Profession

Linking learning & labour

I’m a huge Asimov fan, and am constantly amazed at how he was able to have a perspective of the future on multiple fronts. I was reminded of two of those recently thanks to their application (of sorts) in contemporary scenarios.

First, Hari Seldon‘s (pretty much the foundation of Asimov’s Foundation series) psychohistory, which was able to make general predictions on the future behaviour of large populations using history, sociology and statistics. The easy contemporary connection is big data and predictive analytics.

Second, a short story written by him called ‘Profession‘, (do read) in which every person’s profession is based on an analysis of his/her brain, and no choice is given to the person in this matter! In India, we seem to be already there even without the analysis!

Collectively, these two made me think of employment, and on a related note, education. The thought was that with so much of data available on education and employment, we should be able to create ‘tests’ to compute the interest and aptitude of individuals at a very early age. What this would aim to do is to eliminate the herd education that currently exists. Instead, children would learn things that help them in a profession for which they have the intent and interest, using say, a combination of traditional classrooms and MOOCs. Also, this would no longer be one part of a life cycle, but a continuous process – helping the individual thrive in a dynamic environment.

If you remember, LinkedIn was my representative for ‘L’ in the ‘change imperative‘ deck. That was because I felt that it had the data and the vision to be the catalyst for this kind of a change. I was very happy when it underscored this faith with the fantastic ‘future self‘ experiment, in which they identified the future professional self (5 year time frame) of LinkedIn user Kurt Wagner – another user Mussarat Bata – using various data points!

LinkedIn hasn’t really built this as a public tool, but just imagine the possibilities! A platform that shows people the possibilities which take them closer to their ‘purpose’. (remember ‘The Evolution of Work and the Workplace‘?) I sincerely hope to see this in my lifetime. :)

until next time, live and learn

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More on the Uncertainty Principles

Ok, so it’s not long back that I wrote about uncertainty, but in this real time world, I can’t blame myself for thinking of it on a regular basis. I wonder if it also has to do with the macro environment I grew up in – the typical 80s kid in India, whose ‘options’ across the board – from movie heroes to restaurants to soaps and television channels usually boiled down to one. (remember?)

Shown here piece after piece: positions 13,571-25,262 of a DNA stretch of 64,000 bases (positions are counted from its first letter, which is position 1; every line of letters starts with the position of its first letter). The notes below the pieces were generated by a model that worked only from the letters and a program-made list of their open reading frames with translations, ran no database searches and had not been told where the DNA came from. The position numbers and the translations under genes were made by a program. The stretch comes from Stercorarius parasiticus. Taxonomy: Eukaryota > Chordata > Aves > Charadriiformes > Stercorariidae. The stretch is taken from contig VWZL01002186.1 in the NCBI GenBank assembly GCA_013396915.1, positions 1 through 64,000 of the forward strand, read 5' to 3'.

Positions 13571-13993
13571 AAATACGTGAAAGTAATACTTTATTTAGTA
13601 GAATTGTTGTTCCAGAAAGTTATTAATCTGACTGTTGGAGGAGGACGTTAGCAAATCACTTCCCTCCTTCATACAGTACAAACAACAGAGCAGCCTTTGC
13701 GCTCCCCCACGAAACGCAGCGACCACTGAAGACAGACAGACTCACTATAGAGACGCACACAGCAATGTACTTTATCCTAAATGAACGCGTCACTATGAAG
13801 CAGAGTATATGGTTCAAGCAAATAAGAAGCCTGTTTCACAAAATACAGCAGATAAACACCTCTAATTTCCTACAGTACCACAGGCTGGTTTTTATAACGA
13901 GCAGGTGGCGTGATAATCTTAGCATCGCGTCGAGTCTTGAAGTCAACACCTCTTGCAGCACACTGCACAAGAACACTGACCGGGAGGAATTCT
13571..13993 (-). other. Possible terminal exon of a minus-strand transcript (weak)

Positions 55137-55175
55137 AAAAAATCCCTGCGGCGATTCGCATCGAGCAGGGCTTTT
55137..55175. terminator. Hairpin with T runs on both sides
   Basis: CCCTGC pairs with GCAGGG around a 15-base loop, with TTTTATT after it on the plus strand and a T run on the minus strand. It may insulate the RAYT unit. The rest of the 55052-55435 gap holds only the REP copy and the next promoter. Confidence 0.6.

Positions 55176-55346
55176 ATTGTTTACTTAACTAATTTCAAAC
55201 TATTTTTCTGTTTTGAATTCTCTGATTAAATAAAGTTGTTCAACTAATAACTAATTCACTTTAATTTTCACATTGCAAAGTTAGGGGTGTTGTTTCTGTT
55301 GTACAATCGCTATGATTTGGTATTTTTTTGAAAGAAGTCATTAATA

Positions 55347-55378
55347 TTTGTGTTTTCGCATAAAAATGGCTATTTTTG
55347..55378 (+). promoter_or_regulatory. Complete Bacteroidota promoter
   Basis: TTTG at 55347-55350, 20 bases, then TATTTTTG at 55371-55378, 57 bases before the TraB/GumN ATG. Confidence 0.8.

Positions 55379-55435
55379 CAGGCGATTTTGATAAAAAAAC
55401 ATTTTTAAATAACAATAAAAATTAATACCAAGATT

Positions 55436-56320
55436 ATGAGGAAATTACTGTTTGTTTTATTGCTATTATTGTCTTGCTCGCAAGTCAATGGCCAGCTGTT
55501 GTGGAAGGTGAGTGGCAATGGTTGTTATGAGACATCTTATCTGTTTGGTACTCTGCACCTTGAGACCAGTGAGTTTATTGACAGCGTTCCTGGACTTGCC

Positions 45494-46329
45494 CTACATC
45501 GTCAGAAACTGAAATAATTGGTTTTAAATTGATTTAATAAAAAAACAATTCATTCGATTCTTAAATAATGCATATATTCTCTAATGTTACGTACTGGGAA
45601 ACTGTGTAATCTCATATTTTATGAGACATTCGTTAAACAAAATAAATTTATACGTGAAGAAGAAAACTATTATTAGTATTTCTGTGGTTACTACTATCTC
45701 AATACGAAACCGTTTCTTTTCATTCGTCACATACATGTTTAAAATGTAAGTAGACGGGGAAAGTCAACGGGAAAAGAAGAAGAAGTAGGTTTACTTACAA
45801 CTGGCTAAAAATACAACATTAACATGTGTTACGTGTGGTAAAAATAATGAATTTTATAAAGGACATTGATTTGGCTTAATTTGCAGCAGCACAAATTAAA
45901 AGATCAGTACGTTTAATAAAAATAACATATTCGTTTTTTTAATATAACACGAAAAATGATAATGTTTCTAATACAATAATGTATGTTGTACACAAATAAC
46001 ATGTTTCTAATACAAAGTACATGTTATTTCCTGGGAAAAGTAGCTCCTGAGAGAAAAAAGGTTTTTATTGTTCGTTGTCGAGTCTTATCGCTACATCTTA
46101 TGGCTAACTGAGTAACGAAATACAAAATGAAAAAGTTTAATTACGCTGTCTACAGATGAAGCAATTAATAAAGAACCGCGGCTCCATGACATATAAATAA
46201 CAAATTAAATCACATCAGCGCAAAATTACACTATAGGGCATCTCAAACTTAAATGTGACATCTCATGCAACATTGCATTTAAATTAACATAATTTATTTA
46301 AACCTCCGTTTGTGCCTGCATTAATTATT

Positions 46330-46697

From my own experiences, I know it is possible even now, but it’s a choice and a very difficult one at that, and one that might be difficult to reverse later. An extended trip to Kerala sometime back- home, made me realise that there are those who have made that choice, or rather, have for some reason remained in a lifestyle with minimum choices. Belonging to an earlier generation, but who have refused to let the ever changing world rock their boat. It isn’t that the boat isn’t rocked regularly in their ‘small’ world, but the rocking seems to happen within a framework – as though there is some tacit understanding with the cosmos, a reward for not adding to the cosmos’ complications.

Uncertainty has a permanent live-in arrangement with most of us, and now dictates the relationship so much that we take it as a given. I am not a comfortable partner, but for various reasons, can’t do much about it. I wondered what the future would hold. As is becoming a practice with me, I found interesting perspectives in the book I was reading – ‘The Mammoth Book of Short Science Fiction Novels’.

Asimov’s “Profession” had a world where a person’s station in life, and life itself is dictated by certain tests he undergoes at 2-3 points in life – Reading Day, Education Day and every individual is slotted basis the result of these tests. (not exams, mental examinations which figure out the natural aptitude of the individual’s brain) John Jakes’ “The Sellers of the Dream” has a world where companies sell a ‘fashion’ for a season, which includes physical and mental changes done to an individual and changes his/her personality. But in Larry Niven’s “Flash Crowd”, one of my favourites, I sensed the best summation of our current status “For each human being, there is an optimum ratio between change and stasis. Too little change, he grows bored. Too little stability, he panics and loses his ability to adapt.”

I wonder if this is timeless, and am not too certain that the last sentence on losing the ability to adapt is very encouraging.

until next time, certain tees I can’t live without